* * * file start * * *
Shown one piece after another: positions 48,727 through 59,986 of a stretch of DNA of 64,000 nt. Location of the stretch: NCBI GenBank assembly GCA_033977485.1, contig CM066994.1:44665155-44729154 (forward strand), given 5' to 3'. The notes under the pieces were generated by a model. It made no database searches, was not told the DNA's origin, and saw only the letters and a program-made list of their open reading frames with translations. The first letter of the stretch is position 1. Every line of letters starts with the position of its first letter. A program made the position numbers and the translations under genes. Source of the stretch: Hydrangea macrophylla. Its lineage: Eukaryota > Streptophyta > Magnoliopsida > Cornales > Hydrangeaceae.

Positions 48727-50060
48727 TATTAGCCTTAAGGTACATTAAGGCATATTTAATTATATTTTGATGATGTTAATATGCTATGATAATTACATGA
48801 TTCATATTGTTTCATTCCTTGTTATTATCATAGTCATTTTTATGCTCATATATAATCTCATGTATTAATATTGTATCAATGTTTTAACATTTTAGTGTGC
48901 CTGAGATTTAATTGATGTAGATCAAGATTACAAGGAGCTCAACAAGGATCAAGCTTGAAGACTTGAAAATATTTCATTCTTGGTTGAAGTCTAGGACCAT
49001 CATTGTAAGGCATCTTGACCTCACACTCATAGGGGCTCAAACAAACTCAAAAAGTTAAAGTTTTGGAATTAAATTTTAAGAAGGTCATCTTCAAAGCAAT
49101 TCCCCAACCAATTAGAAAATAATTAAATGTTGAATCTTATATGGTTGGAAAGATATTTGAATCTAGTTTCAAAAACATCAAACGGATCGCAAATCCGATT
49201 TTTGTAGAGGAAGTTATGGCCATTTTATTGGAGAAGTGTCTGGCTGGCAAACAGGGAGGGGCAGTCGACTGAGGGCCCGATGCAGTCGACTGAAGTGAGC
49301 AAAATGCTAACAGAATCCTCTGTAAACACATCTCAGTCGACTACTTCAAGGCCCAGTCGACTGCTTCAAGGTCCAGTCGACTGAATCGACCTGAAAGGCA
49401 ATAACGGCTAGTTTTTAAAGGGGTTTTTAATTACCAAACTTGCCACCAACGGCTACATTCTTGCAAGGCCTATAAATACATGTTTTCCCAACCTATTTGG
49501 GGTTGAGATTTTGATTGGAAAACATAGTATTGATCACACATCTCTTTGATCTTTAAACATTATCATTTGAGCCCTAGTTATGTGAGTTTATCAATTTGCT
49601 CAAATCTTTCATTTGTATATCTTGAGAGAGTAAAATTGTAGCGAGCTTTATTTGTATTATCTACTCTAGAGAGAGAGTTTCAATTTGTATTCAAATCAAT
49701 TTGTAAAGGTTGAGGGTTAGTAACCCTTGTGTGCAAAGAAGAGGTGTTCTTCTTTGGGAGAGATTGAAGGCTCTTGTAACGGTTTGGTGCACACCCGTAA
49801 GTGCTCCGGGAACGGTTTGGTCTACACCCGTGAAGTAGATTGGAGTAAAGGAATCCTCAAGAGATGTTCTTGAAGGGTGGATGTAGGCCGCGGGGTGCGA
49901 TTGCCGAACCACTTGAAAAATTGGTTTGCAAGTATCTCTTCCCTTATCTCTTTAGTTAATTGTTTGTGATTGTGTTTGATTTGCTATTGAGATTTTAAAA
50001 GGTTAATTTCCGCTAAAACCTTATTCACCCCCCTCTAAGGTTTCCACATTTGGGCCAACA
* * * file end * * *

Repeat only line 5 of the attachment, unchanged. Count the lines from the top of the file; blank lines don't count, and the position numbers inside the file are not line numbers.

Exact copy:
48901 CTGAGATTTAATTGATGTAGATCAAGATTACAAGGAGCTCAACAAGGATCAAGCTTGAAGACTTGAAAATATTTCATTCTTGGTTGAAGTCTAGGACCAT